Maurice Levy

[Racial profiling] just makes me—it gives a great cloud on the future for me and my future family. Sometimes it makes me a little scared to think of having children in this kind of age right now, where he could very well be profiled himself starting from a young age.

Michael Parris, Barber

If I go in the subway or the bus, and there are seats available, and a white person would come in and if I'm at the end of the seat I would move around, move that he can sit, and he wouldn't even sit down. That's how deep it is. And I still say that all other races seem to shun the black race.

Quaashie ‘Q’ Wright-Massey

As a minority there is a duality you have to carry. There’s a way you can carry yourself amongst your friends and your peers, and there’s a way you have to carry yourself in front of a police officer or a politician. Which is, realistically, you should be able to be yourself in front of these people.

Story continues below advertisement

Report an error Editorial code of conduct
Comments

Welcome to The Globe and Mail’s comment community. This is a space where subscribers can engage with each other and Globe staff. Non-subscribers can read and sort comments but will not be able to engage with them in any way. Click here to subscribe.

If you would like to write a letter to the editor, please forward it to letters@globeandmail.com. Readers can also interact with The Globe on Facebook and Twitter .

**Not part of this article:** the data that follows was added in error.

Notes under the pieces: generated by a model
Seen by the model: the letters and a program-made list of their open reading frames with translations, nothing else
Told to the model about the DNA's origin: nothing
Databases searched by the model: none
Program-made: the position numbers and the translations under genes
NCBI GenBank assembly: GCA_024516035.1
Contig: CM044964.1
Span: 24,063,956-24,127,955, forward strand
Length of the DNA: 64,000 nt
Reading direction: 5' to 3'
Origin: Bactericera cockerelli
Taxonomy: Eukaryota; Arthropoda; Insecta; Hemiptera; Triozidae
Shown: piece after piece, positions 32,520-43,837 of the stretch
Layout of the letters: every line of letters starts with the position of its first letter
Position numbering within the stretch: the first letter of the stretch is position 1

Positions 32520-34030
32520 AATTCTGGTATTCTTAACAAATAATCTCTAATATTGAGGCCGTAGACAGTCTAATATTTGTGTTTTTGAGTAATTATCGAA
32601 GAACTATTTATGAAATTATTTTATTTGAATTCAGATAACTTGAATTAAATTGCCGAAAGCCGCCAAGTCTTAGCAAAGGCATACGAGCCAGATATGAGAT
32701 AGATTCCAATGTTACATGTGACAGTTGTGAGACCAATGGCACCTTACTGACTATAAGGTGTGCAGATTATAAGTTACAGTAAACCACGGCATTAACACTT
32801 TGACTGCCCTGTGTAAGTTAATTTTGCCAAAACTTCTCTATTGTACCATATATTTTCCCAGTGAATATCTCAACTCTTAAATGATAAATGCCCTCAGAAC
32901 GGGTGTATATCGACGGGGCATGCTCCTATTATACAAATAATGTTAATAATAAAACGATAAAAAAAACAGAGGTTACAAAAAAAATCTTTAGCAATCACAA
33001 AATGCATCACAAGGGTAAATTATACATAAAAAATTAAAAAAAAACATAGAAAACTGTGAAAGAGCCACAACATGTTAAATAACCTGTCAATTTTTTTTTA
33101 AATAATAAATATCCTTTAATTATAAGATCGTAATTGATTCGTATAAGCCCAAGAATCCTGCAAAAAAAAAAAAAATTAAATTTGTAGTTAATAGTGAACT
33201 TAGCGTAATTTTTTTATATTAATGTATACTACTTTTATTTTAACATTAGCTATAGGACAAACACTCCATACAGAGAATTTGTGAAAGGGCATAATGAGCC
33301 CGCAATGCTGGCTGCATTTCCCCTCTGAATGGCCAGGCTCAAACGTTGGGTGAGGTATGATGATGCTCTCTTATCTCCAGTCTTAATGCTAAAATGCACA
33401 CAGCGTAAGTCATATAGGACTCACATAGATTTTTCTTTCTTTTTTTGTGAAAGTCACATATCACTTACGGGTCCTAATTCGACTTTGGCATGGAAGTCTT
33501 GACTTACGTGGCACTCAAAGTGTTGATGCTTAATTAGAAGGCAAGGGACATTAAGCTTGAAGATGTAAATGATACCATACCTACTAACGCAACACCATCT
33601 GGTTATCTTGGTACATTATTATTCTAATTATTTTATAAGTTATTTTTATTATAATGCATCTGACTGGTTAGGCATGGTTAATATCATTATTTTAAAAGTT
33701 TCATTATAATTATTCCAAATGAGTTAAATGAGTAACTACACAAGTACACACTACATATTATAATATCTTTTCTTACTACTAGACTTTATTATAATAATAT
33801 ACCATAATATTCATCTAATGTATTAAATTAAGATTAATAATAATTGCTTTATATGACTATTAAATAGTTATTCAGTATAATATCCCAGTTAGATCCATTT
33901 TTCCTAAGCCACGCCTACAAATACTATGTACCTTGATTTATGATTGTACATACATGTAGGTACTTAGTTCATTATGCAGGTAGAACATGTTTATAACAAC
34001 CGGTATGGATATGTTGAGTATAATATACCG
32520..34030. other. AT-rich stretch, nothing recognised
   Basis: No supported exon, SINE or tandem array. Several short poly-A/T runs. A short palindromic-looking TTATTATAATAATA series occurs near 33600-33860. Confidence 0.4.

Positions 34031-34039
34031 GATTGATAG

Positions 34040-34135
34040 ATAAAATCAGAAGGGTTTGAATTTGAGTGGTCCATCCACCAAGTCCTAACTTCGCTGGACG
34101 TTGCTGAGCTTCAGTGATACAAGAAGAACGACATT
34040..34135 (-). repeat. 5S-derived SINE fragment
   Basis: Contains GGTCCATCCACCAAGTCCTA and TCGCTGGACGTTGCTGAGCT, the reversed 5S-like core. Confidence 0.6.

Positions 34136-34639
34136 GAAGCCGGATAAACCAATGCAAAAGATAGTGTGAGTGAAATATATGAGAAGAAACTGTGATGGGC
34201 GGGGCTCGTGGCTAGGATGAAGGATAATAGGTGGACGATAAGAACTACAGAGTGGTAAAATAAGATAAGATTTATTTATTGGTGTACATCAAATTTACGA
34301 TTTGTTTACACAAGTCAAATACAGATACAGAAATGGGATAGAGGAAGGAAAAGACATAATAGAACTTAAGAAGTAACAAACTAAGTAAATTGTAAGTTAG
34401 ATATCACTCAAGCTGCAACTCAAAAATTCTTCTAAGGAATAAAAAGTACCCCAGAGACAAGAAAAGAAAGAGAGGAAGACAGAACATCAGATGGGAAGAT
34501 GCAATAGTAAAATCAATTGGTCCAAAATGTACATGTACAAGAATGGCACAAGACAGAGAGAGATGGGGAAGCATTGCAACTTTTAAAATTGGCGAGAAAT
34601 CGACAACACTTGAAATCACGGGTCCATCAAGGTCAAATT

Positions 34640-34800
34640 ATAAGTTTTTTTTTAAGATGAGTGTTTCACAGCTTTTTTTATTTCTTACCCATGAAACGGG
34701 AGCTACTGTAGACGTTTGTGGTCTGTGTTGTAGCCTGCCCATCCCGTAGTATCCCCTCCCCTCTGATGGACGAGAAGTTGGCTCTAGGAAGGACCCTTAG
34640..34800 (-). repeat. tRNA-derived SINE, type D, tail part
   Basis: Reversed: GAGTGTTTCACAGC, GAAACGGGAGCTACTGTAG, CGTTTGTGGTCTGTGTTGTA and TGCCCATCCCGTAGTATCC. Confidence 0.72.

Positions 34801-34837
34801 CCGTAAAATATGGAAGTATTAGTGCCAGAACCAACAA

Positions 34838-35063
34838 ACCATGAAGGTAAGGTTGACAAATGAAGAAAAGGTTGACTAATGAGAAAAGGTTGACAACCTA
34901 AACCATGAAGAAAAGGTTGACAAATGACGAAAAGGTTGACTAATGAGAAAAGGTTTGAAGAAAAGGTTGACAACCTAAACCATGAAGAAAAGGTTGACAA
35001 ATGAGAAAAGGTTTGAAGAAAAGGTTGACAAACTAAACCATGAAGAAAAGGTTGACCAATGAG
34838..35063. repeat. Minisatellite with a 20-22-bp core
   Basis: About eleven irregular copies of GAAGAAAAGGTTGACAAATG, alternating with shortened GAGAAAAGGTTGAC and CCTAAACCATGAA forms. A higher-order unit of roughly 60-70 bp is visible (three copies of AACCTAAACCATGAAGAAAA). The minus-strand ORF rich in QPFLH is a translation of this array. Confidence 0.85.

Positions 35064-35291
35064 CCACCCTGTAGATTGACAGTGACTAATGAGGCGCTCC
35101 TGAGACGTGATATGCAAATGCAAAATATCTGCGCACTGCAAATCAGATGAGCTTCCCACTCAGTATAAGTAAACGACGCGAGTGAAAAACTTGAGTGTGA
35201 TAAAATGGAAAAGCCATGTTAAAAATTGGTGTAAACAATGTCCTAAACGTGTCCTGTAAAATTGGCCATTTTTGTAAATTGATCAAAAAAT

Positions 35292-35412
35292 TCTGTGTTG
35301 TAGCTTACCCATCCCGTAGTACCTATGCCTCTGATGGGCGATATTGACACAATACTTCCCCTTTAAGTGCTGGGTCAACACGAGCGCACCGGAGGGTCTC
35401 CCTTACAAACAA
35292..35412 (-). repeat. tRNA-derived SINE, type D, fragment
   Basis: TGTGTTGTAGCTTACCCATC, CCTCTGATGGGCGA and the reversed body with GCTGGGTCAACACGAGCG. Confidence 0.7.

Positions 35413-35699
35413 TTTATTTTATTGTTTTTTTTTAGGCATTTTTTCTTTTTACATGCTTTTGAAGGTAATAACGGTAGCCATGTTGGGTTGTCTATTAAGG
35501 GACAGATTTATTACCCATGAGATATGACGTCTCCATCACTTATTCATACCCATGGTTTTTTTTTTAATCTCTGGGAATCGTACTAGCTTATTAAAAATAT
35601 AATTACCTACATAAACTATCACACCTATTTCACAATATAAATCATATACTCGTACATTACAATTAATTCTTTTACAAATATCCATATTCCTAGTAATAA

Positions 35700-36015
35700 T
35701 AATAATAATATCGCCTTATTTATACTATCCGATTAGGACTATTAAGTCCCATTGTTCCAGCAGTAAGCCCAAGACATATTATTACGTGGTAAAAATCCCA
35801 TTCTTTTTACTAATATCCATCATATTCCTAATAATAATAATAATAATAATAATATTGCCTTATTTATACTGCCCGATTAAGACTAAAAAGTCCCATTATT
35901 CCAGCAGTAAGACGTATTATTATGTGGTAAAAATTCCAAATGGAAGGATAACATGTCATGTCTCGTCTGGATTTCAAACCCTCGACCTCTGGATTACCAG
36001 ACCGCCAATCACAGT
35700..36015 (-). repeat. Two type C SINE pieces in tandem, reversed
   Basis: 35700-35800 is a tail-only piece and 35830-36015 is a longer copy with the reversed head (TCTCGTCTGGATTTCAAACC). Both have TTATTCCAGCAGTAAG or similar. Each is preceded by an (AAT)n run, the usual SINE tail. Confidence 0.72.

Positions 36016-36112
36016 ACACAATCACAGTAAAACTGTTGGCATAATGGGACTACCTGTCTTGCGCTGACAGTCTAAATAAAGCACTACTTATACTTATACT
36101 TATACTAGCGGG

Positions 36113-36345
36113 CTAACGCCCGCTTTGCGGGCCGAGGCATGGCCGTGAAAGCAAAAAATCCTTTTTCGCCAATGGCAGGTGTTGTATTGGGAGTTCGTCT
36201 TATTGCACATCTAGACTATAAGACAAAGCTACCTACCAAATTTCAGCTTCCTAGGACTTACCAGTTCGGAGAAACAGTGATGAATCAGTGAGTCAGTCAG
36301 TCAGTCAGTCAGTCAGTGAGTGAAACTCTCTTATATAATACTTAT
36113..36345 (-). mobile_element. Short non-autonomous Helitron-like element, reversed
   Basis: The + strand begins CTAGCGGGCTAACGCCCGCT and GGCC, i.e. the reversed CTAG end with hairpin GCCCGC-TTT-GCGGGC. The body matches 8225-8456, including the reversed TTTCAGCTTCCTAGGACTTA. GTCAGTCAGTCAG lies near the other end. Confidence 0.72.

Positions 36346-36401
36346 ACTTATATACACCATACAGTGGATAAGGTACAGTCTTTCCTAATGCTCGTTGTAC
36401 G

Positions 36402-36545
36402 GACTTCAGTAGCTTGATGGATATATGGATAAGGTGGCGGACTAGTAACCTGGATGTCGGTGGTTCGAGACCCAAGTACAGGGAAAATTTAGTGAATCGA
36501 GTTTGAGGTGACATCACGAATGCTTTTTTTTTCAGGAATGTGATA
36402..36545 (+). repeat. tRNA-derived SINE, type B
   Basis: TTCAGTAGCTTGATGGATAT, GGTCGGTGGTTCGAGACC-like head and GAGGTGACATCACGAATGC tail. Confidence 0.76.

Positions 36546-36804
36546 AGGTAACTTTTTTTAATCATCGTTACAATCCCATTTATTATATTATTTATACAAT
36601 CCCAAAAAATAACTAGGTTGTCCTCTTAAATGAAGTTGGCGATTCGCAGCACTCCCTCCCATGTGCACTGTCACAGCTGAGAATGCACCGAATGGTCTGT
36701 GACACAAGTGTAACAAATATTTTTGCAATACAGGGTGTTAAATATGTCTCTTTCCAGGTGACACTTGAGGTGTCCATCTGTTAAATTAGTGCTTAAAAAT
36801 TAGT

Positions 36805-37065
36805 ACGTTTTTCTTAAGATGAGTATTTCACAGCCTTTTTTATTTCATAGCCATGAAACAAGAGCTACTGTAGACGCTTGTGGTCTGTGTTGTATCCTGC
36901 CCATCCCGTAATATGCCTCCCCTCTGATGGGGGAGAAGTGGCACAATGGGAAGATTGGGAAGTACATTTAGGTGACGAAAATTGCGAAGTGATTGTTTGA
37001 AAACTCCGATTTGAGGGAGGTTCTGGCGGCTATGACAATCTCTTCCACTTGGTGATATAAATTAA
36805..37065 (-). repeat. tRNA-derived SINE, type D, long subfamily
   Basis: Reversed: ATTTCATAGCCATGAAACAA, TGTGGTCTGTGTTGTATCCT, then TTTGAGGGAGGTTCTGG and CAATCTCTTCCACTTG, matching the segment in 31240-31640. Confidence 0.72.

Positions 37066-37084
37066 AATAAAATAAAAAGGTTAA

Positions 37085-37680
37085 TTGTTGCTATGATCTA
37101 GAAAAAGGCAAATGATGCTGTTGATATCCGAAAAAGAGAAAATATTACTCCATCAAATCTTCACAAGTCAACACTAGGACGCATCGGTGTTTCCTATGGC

Welcome to The Globe and Mail’s comment community. This is a space where subscribers can engage with each other and Globe staff. Non-subscribers can read and sort comments but will not be able to engage with them in any way. Click here to subscribe.

If you would like to write a letter to the editor, please forward it to letters@globeandmail.com. Readers can also interact with The Globe on Facebook and Twitter .

Welcome to The Globe and Mail’s comment community. This is a space where subscribers can engage with each other and Globe staff.

We aim to create a safe and valuable space for discussion and debate. That means:

  • Treat others as you wish to be treated
  • Criticize ideas, not people
  • Stay on topic
  • Avoid the use of toxic and offensive language
  • Flag bad behaviour

Comments that violate our community guidelines will be removed.

If your comment doesn't appear immediately it has been sent to a member of our moderation team for review

Read our community guidelines here

Discussion loading…

Due to technical reasons, we have temporarily removed commenting from our articles. We hope to have this fixed soon. Thank you for your patience. If you are looking to give feedback on our new site, please send it along to feedback@globeandmail.com. If you want to write a letter to the editor, please forward to letters@globeandmail.com.